The family history of the Russells of Georgia is a saga of the Westward Movement during the middle fifty years of the nineteenth century. The "Russell boys," as prospectors and miners, moved with the frontier as it followed fresh discoveries of gold, from Georgia to California to Colorado. Then, after the interlude of the Civil War, they settled in the new territories, turning their abilities and ruggedness of character to the development of careers on other frontiers—ranching, farming, land development, medicine—in Montana, Colorado, and Texas.
Elma Dill Russell Spencer, a descendant of one of these unusual brothers, relates their story as she learned it from family tradition transmitted by Grandma Russell, from family letters, from public documents, and from historical accounts of the exciting era.
The reader of her narrative sees the evolution of Western society in the vast wasteland of mountain and prairie from the viewpoint of the people who were making history, people too engrossed in their own problems to realize the far-reaching significance of their achievement. The reader sees the struggle to wrest gold from the streams and hills with primitive tools and techniques; the development of tent villages into populous towns affording most of the comforts of the East; the evolution of a code of mining laws, of protection from violence and crime; the building of schools; the emergence of sectional problems and divided loyalties; the Civil War, mostly through noncombatants' eyes; the progressive changes in transportation, until the railroads tied the West to the East. The reader also encounters Indians, who ride in and out of these pages, and other fascinating types of characters associated with "the wild, varied, and always unpredictable" frontier.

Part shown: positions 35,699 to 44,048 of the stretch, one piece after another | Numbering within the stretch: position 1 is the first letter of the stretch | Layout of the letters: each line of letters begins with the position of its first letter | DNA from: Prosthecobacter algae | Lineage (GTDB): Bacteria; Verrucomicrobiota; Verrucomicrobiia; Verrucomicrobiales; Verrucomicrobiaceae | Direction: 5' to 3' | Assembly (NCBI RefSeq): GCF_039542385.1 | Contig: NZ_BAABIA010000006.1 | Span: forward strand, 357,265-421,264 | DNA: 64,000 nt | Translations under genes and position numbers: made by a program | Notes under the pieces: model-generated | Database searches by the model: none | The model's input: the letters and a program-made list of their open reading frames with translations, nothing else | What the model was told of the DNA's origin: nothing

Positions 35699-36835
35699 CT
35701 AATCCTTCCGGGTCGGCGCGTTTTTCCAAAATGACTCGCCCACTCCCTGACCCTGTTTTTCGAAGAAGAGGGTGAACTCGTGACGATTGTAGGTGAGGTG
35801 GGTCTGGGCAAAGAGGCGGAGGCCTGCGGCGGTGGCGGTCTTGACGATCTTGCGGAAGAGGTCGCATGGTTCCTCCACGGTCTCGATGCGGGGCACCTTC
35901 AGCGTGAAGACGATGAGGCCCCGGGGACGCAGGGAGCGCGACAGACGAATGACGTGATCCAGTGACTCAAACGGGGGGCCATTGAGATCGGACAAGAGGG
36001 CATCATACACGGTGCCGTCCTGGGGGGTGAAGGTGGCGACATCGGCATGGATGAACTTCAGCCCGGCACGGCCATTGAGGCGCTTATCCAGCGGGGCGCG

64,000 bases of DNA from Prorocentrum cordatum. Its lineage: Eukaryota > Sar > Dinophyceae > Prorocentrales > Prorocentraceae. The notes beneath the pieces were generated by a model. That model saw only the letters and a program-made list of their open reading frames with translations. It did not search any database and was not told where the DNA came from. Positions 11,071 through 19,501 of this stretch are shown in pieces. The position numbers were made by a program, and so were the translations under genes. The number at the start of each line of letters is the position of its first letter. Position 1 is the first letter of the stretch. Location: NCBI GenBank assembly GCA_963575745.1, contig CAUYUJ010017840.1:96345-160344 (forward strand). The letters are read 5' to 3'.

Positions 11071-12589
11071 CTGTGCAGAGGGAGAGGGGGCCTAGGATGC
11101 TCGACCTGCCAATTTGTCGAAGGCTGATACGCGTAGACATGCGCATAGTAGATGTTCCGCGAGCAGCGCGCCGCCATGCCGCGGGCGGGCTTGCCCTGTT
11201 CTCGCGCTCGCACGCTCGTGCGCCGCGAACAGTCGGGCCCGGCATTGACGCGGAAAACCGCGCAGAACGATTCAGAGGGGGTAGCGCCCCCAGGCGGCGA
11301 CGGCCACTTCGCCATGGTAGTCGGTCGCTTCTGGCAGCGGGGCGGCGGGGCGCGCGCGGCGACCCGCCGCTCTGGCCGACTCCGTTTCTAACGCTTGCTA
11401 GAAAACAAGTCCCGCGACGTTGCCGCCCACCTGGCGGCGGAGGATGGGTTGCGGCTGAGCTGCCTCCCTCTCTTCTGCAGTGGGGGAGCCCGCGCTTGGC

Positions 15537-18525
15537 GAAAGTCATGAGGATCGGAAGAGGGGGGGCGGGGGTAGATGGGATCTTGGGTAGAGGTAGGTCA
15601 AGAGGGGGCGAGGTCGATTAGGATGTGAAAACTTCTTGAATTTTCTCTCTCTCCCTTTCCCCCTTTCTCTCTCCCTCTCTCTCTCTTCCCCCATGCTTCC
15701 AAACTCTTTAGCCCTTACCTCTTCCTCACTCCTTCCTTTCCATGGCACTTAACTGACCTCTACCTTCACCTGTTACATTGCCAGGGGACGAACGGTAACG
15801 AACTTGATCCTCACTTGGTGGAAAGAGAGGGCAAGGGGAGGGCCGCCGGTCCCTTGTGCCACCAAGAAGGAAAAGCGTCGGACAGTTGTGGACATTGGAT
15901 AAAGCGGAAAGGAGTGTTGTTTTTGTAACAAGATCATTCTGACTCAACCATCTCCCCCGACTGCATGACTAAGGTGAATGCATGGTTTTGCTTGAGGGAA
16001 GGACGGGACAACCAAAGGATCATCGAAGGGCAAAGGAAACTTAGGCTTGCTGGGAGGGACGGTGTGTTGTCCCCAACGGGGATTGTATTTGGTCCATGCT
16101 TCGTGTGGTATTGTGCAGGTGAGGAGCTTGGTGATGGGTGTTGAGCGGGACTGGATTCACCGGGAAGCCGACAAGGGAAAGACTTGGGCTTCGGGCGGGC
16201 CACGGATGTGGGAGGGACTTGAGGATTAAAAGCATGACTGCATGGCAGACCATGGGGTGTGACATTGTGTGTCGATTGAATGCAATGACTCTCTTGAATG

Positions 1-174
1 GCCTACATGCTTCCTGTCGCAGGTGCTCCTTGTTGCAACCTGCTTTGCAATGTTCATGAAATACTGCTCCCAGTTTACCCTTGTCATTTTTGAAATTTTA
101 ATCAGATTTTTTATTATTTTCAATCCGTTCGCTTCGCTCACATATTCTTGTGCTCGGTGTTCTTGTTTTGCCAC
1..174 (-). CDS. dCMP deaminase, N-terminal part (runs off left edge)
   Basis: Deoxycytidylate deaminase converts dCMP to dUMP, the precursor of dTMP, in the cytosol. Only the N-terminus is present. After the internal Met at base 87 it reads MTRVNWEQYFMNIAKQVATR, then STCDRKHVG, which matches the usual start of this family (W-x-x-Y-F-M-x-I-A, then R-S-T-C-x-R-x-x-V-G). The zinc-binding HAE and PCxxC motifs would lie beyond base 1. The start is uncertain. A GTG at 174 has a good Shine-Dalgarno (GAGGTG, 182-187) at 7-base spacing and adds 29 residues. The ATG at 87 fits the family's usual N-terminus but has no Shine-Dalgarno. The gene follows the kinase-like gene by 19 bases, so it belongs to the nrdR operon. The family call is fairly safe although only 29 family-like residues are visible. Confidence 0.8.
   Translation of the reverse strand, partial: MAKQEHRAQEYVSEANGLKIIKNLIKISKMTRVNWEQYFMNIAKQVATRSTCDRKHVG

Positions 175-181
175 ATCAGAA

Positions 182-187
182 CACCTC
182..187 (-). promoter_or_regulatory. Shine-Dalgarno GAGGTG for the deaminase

The odyssey of the Russell brothers as they struggle home to Georgia from Union-sympathizing Denver is particularly full of action, with tense moments in the account of narrowly escaped death—at the hands of Indians, through the ravages of disease, and from the enmity of Yankee foes.
This book was originally published as Gold Country in 1958; the University of Texas Press edition was completely revised and first published in 1966.